I particularly like the ideas behind unschooling, especially for younger children. I've also read all of Maria Montessori's books. I'm currently working on slogging through Charlotte Mason's works, but finding them a little too difficult to read with a busy non-sleeping baby. We have a Charlotte Mason based science book that we absolutely love, which has encouraged me to look more into Charlotte Mason schooling.

In addition to learning at home, I plan to supplement as much as I can with classes and activities. At high school age homeschoolers in our area can take entry level classes in subjects like chemistry and English if they are interested. Right now we attend a homeschool co-op where my four year old has taken art class and music class so far. The co-op also puts on a play every year. They offer classes in a wide range of subjects including algebra, electronics, anatomy, and philosophy.

5. Do you believe you will homeschool for your child(ren)'s entire academic life, or do you plan on using public, private or charter schools at some point?

We intend to homeschool until high school graduation, unless our children choose differently. If they choose to try public high school then we won't stop them, but I doubt that will happen!

6. How do you respond to claims that homeschooling children leads to socialization issues and doesn't prepare children for the 'real world'?

Where in the real world do you find a concentrated number of people who are all exact same age forced by law to spend day after day in a few rooms with the same people for twelve years? Where in the real world do you have to beg permission before you use the bathroom, get a drink, or leave the building to step outside? I don't see how an institution can prepare children for the "real" world. Homeschoolers live everyday out in the real world!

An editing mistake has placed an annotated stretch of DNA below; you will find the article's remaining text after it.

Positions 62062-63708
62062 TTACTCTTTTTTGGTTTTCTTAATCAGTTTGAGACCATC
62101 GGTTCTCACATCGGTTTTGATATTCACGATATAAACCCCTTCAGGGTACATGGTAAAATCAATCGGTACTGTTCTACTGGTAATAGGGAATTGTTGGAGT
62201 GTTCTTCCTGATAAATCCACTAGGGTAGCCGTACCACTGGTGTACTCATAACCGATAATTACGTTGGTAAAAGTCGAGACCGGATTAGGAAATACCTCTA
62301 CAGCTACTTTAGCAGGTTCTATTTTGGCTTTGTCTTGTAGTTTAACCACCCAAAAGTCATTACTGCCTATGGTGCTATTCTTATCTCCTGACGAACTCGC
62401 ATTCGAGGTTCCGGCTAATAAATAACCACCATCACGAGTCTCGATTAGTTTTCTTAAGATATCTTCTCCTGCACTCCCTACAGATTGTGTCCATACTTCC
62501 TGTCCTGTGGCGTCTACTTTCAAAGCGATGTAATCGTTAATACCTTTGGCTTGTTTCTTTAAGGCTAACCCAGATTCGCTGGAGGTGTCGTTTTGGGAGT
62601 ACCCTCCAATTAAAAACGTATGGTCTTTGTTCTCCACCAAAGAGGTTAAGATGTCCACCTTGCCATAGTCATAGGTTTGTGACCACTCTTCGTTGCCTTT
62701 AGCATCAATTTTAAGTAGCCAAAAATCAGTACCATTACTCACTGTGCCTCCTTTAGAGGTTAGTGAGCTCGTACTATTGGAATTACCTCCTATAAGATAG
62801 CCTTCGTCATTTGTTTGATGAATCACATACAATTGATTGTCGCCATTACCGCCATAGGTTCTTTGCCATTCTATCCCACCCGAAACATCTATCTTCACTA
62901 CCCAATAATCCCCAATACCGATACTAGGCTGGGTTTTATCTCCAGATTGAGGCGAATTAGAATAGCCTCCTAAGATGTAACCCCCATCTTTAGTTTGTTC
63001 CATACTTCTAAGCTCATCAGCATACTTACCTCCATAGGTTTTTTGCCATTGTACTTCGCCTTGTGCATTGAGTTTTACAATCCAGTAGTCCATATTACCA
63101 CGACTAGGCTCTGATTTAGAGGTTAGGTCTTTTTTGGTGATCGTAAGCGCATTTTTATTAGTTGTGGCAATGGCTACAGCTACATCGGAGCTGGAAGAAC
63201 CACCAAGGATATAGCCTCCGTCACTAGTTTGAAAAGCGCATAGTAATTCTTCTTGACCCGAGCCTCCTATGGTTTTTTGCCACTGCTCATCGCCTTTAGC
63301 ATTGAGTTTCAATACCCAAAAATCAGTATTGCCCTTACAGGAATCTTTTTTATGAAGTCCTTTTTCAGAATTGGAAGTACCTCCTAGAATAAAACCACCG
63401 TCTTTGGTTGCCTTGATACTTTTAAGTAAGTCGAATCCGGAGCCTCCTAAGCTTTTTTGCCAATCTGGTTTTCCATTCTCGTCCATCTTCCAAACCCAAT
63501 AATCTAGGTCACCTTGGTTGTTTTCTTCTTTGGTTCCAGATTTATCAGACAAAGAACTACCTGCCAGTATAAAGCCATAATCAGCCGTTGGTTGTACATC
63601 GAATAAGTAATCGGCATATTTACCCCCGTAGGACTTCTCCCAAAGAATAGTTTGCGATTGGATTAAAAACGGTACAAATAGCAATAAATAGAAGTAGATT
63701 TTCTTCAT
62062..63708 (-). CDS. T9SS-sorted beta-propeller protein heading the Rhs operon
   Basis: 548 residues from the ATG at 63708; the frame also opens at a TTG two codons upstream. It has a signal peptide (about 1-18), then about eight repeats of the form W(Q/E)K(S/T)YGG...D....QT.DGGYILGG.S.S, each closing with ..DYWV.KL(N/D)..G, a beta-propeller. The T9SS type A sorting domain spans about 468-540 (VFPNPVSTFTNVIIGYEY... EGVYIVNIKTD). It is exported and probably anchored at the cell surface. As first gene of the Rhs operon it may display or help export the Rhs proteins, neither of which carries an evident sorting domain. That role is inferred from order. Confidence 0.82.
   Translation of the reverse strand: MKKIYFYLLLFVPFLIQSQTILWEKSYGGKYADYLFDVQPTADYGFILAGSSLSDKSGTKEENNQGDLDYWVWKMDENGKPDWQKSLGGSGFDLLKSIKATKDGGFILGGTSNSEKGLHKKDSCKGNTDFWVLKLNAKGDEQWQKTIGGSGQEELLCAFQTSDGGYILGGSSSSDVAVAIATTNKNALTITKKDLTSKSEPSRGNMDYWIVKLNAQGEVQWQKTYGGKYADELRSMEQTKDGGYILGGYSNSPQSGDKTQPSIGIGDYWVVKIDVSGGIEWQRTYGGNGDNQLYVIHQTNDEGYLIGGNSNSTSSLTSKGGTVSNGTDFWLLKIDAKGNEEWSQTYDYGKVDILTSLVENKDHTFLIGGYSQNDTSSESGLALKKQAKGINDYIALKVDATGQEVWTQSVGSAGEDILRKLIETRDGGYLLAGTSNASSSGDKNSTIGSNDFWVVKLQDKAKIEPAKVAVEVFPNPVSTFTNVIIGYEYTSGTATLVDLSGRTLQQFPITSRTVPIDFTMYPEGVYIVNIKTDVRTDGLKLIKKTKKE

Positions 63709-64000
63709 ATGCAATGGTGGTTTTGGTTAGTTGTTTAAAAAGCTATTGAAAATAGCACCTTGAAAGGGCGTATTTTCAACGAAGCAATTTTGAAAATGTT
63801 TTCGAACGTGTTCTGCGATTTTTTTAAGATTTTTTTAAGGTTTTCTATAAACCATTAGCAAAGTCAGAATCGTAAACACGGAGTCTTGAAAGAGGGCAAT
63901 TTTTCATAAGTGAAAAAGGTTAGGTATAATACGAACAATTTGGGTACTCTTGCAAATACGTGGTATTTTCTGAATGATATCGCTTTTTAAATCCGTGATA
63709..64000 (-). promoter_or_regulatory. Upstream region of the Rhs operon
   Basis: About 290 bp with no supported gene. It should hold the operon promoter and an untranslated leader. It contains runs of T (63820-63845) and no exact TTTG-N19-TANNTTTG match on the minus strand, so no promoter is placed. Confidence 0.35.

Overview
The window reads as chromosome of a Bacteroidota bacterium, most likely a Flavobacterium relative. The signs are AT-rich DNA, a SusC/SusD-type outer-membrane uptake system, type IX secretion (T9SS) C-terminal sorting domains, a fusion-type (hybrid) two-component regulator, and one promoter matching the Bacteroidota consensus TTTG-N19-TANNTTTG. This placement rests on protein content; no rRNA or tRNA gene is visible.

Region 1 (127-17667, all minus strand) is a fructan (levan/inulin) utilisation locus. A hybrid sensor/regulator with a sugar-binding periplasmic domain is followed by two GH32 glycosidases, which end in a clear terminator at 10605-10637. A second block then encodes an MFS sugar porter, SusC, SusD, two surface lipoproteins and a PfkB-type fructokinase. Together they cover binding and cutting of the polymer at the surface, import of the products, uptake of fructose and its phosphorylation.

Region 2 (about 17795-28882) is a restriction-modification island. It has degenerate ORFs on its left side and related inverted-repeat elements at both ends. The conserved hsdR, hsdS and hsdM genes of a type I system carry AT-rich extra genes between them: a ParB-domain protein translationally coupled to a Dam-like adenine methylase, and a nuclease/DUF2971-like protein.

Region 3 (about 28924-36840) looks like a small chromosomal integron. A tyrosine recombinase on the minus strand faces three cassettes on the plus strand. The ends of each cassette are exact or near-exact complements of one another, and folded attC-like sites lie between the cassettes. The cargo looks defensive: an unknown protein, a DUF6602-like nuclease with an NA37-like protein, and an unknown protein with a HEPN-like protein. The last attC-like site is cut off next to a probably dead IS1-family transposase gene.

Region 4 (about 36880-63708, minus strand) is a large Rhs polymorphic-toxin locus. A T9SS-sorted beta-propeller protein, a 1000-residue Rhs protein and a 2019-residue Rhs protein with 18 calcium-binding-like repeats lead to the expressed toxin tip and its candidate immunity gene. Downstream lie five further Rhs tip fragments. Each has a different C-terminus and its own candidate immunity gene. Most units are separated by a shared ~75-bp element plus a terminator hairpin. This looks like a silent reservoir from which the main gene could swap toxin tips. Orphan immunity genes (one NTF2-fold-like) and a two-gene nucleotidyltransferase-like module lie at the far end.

I think socialization issues are caused by forcing children to be grouped together by age and locked in a building. They turn on each other. Look at the increase in school violence and bullying. Think back to your own middle school experience! My children will be well socialized out in the real world dealing with all different types of people as they go through their daily lives. They will be able to learn manners, and see how to treat people with respect rather than pick at their peers all day long.

7. What is your biggest worry about homeschooling?

My biggest worry? Maybe that I will not be able to do it all. It's proving difficult to balance my different roles as a wife, photographer, mother, maid, and teacher. (Though I like to think of myself as an education facilitator rather than "teacher" since I simply provide learning opportunities for my children to explore, rather than forcing them to memorize facts.) I lay awake at night sometimes and worry about how I will be able to organize a full, well rounded education for my children while still making sure we have clean underwear and healthy food. It's a big responsibility to be a stay at home mom and homeschool your children!

8. Briefly, what are your state's guidelines for homeschooling families? (If you feel comfortable saying it, feel free to indicate what state you're in)

I live in Kentucky. We're lucky here, our guidelines are very simple. At the beginning of the school year you must send a letter of intent to homeschool to the department of education in your county stating the name and residence of all of the students in attendance at your homeschool. And...that's it! So simple. The guidelines also state that we should keep a record of attendance in case of inquiry, and to teach students subjects that will help them become intelligent citizens. I think I can handle that. :)